We will write a custom Research Paper on The Judicial Verdict: Michael Brown Killing specifically for you
301 certified writers online
The killing of Michael Brown, an 18-year-old African-American in Ferguson, Missouri, a suburb of St. Louis on 9 August 2014 reopened the already existing debate – role of policemen, stress, and decision-making under traumatic situations (Shoichet, 2014). The case aims to explore the impact of the judicial verdict on the psychology of the officer involved as well as on the police force.
After a traumatic event, such as shooting, police officers are debriefed as a part of a standard procedure (Pasciak & Kelley, 2013). The officers involved in shooting incidents must undergo a psychological evaluation in order to ascertain if they are suffering from post-traumatic stress disorder (PSTD). The aim of debriefing is to evaluate the level of PTSD and stress perception of the officers involved in a shooting. This is essential to restore the mental balance of the officers.
Pasciak and Kelley (2013) point out that debriefing has been considered helpful in alleviating PTSD symptoms, perceived stress, and trauma. Officers who have participated in debriefing after a shooting incident believe that it provides an environment for sharing and talking about their experiences. In case of officer Wilson, the shooting of the young African-American that turned into a racial uproar, trauma was inevitable. Hence, the officer should undergo additional psychological evaluation before he returns to active service.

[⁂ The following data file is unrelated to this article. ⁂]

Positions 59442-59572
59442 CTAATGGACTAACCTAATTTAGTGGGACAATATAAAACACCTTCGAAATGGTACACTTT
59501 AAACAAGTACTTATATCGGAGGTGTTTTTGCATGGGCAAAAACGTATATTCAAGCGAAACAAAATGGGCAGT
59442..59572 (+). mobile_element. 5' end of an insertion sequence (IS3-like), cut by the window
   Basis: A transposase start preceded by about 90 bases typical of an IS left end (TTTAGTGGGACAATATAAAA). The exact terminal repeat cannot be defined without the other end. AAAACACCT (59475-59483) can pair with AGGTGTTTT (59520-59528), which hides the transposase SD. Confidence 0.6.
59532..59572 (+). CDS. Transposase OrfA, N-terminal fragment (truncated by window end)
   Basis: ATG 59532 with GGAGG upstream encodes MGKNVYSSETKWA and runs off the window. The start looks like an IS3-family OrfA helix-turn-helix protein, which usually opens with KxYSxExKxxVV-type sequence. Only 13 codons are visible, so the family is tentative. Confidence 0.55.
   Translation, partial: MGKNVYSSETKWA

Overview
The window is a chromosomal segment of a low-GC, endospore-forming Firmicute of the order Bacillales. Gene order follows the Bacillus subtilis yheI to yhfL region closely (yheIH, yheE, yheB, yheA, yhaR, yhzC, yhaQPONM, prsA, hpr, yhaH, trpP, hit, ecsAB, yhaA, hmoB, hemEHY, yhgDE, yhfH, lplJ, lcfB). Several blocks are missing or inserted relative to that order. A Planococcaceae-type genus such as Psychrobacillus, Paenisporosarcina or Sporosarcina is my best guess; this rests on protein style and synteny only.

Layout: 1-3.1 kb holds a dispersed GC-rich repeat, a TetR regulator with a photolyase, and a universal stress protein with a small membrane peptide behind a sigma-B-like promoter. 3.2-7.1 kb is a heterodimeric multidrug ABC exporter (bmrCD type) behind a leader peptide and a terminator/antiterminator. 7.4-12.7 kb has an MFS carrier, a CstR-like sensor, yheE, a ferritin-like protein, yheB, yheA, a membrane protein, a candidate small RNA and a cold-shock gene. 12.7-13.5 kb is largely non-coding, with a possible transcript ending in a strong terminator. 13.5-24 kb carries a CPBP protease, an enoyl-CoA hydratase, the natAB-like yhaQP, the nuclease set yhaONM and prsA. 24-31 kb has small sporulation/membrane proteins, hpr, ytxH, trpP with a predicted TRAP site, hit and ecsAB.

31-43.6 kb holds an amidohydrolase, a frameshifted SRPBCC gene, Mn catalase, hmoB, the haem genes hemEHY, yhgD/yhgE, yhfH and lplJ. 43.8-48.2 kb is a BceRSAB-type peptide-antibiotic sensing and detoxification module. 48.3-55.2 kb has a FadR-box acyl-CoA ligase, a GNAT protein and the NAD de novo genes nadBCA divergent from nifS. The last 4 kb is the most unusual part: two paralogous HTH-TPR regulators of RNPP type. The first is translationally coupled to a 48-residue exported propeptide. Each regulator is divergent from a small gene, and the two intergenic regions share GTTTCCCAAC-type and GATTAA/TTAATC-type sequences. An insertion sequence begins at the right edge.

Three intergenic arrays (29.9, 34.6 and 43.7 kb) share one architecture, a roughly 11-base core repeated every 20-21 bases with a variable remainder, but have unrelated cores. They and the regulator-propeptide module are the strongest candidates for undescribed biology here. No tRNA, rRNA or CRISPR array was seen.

Deductive and Inductive Analytic Techniques
Deductive analytic technique is the process of coming to a decision after analyzing all the possibilities and information at hand. After evaluating all the available information, an informed conclusion is reached in this type of reasoning. On the other hand, inductive reasoning deduces the conclusion, which is hypothesized, and the available information is used to reach the conjectured conclusion. Inductive reasoning, therefore, utilizes the initial hypotheses to reach the conclusion and the available information is used as a tool to infer the final result.
Darren Wilson’s decision to shoot was based on inductive analytical thinking. This is so because he hypothesized that Brown had a firearm and was about to shoot. Wilson found Brown and his friends walking away from the store. On stopping them, Brown blocked the door of his car to prevent him from getting out of the vehicle. Wilson stated to the Grand Jury that he had detected the stolen good from the supermarket in Brown’s hand (Shoichet, 2014).
So there was no doubt of Brown’s guilt. Wilson first fired the gun and hit Brown’s hand, which made the latter run away. But then he started to walk back at Wilson. This is when Wilson shot at him ten times and injured him fatally (Brown, 2014). According to his statement, he had shot Brown while chasing him but the autopsy report suggested that the bullets hit him in front. Wilson’s initial decision to arrest Brown on suspicion of robbery was based on analytical reasoning. Brown and his friend’s description matched the report sent to the police. Further, Brown was unwilling to talk to the police and resisted arrest.